The company's same-store sales posted a wider-than-expected decline, down 3.4% compared to expectations of a 2.1% drop. Revenue also missed forecasts, totaling $2.18 billion for the quarter compared to expectations of $2.21 billion.
Shares climbed 19.8% on Tuesday. Since the start of the year, the stock has shed over 41% of its value.
Dick's Sporting Goods Inc. (DKS) beat third-quarter estimates Tuesday, posting adjusted per share earnings of 30 cents and topping analysts' expectations of 26 cents. Revenue beat forecasts, too, totaling $1.94 billion compared to estimates of $1.89 billion for the three months ended Oct. 30. Same-store sales fell 0.9% in the quarter, which was a narrower-than-expected decline. The company's rosy earnings beat was muted by its updated outlook: Dick's said 2018 earnings could fall as much as 20%. Shares dipped 4.8%.
TJX Cos. Inc. (TJX) posted diluted earnings per share of $1 for the quarter ended Oct. 28, which was in line with analyst expectations. The off-price retailer reported net sales of $8.8 billion, which increased 6% from the same period last year and were in line with Wall Street expectations. Comparable sales were flat, whereas they increased 5% this time in 2016.
The company said hurricanes had a negative impact during the quarter. Warmer weather also discouraged shoppers from stocking up on sweaters and jackets for cooler months, TJX said in a statement. Shares fell 3.5%.
West Texas Intermediate crude oil futures slipped $1.10, or 1.94%, to $55.66 after the International Energy Agency said the oil price rally runs the risk of being short-lived and that global oil demand could weaken for the rest of this year and into next year.
Private-equity firm Roark Capital Group reportedly has made a $2.3 billion bid for casual dining chain Buffalo Wild Wings Inc. (BWLD) . The bid came just months after CEO Sally Smith announced she would retire by year-end amid pressure from activist investors.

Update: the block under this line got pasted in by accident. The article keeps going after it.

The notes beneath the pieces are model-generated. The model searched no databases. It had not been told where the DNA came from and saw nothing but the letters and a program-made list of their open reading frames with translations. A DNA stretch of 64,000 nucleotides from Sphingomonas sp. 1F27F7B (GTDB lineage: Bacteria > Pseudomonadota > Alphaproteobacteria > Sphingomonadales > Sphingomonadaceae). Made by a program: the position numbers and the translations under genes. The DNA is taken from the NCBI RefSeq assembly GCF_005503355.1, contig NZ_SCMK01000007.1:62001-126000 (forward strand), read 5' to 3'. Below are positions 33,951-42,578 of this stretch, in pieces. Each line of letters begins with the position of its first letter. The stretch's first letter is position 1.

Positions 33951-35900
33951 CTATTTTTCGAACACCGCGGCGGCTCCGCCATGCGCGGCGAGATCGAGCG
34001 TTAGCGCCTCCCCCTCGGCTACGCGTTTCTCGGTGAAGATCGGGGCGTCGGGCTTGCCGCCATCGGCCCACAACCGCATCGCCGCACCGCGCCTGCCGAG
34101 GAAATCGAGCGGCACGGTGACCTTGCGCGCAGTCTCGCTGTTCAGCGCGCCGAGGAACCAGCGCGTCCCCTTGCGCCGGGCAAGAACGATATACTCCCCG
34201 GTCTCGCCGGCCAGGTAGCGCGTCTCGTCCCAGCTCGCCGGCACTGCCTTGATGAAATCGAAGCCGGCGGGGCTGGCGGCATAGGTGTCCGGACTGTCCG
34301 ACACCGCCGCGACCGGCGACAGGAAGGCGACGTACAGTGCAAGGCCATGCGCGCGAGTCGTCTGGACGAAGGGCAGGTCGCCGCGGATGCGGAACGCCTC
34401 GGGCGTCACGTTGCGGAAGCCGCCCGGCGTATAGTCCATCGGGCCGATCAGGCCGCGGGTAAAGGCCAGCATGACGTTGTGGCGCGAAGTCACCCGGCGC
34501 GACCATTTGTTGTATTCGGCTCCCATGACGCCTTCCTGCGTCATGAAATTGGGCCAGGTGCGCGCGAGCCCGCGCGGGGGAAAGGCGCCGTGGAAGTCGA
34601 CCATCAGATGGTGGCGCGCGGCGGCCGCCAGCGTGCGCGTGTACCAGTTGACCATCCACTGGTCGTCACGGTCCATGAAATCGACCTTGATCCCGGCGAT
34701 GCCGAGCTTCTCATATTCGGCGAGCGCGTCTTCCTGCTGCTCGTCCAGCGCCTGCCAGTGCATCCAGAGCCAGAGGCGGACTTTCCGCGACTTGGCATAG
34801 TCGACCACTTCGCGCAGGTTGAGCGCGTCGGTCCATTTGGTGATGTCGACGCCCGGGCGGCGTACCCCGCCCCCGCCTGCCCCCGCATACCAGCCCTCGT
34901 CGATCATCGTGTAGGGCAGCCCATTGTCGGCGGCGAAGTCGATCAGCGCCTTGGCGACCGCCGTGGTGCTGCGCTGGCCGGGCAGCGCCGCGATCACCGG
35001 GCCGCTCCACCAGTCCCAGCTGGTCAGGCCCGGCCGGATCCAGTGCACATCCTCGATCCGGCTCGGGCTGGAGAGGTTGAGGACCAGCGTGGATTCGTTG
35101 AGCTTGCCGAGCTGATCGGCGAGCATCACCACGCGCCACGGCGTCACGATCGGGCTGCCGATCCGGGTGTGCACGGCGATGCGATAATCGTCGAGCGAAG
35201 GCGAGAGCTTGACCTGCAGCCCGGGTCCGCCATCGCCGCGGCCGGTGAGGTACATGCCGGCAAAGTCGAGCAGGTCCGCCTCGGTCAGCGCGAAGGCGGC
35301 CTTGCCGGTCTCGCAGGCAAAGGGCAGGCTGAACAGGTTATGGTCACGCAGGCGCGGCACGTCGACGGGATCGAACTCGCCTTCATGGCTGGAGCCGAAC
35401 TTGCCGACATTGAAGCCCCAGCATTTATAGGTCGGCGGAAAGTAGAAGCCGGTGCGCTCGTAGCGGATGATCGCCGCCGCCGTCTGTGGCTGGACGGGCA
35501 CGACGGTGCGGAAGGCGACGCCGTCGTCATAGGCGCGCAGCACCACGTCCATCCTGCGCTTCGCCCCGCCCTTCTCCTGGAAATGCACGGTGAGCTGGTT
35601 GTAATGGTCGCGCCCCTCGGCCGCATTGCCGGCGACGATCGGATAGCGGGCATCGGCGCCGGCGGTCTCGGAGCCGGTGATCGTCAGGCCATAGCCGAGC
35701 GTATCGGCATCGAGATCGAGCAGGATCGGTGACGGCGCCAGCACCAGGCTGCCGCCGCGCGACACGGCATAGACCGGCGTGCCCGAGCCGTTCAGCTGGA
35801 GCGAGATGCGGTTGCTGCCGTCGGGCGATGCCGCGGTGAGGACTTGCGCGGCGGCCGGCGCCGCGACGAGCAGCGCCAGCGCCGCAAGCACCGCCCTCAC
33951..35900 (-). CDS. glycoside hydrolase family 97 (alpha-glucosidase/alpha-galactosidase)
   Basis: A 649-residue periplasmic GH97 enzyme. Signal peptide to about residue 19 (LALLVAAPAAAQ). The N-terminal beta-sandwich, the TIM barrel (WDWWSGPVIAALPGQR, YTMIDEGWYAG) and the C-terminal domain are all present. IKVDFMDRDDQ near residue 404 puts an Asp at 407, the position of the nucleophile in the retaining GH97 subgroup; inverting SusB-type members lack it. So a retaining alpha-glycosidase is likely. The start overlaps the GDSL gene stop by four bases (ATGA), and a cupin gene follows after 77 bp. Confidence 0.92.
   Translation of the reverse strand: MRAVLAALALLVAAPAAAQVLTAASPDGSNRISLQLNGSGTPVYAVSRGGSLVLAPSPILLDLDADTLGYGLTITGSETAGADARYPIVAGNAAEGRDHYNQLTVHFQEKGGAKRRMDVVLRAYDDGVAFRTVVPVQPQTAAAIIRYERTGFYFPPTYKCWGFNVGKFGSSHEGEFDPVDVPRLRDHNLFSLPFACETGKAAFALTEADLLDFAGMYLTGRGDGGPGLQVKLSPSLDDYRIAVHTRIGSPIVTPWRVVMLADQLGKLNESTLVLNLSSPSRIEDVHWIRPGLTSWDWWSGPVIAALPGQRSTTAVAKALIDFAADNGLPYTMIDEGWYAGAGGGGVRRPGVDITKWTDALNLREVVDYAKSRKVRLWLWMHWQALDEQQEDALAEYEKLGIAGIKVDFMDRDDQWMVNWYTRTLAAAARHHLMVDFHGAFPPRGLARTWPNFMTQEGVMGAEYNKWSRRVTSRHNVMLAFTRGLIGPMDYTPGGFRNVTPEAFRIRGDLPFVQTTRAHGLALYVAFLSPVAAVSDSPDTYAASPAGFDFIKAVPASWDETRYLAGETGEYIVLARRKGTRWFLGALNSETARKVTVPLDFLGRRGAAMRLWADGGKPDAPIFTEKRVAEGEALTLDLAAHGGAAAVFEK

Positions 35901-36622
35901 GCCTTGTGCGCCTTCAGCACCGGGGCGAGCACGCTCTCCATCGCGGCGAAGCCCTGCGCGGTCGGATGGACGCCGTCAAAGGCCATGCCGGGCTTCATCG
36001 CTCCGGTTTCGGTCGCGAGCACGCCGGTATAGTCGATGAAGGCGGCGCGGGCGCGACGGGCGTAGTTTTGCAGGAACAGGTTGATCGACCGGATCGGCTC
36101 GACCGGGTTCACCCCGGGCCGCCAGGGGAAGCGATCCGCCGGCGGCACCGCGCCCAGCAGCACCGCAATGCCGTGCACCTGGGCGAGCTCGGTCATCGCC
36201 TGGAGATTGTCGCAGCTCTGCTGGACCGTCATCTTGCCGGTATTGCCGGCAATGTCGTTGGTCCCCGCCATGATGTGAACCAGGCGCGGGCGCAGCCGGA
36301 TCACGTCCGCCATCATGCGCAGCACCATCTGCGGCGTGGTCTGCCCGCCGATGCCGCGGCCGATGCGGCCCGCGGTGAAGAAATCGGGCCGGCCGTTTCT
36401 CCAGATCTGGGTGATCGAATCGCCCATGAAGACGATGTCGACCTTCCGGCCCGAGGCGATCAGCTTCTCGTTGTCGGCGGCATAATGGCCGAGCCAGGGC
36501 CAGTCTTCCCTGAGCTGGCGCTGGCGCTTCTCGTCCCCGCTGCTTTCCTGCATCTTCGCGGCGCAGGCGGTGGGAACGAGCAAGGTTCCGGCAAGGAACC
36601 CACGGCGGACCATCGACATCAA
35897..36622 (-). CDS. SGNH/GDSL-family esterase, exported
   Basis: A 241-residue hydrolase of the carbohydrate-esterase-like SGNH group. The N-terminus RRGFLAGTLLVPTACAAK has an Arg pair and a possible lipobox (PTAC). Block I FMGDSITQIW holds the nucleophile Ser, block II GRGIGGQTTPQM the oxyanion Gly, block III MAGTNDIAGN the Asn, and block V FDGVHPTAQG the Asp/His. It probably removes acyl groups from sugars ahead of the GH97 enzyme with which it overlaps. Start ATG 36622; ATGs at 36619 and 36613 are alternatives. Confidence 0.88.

Shares of Buffalo Wild Wings soared 24.6% to $146.05 Tuesday, following a report about the bid from The Wall Street Journal late Monday.
Roark has a history of acquiring struggling casual dining chains and turning them around, as was the case with Arby's, which it bought in 2011, and Auntie Anne's Inc., which it purchased in 2010.
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But some industry sources said Buffalo Wild Wings has enough livelihood to fend for itself, especially as investors were already optimistic about the prospects for a new CEO. The Minneapolis-based company beat Wall Street expectations last month with its third-quarter earnings report.
"We don't believe the Buffalo Wild Wings brand is dead. It still has good mindshare with consumers," said Jeremy Hamblin, a senior analyst at Dougherty & Co. "You can argue that most restaurant operators have struggled in recent years because of higher labor costs and lower traffic trends in casual dining."
Anheuser-Busch Inbev SA (BUD) shares extended declines Tuesday after the world's biggest brewer shifted around its North America leadership team amid questions over the sustained weakness of its domestic beer sales.
AB InBev tapped Michel Doukeris to head its North America division and replace João Castro Neves in a bid to stem falling U.S. sales, where its Bud Light brand holds a 19% market share but is facing persistent challenges from microbrewers and changing consumer habits.
In October, the company reported a 6.1% decline in total volume in the third quarter and Budweiser revenues declined by 2.2%. Sales in the U.S. have been under pressure from craft beers, with the company's market share in the U.S. falling to 44.1% in 2016 from 50.6% in 2008, according to research firm Euromonitor International.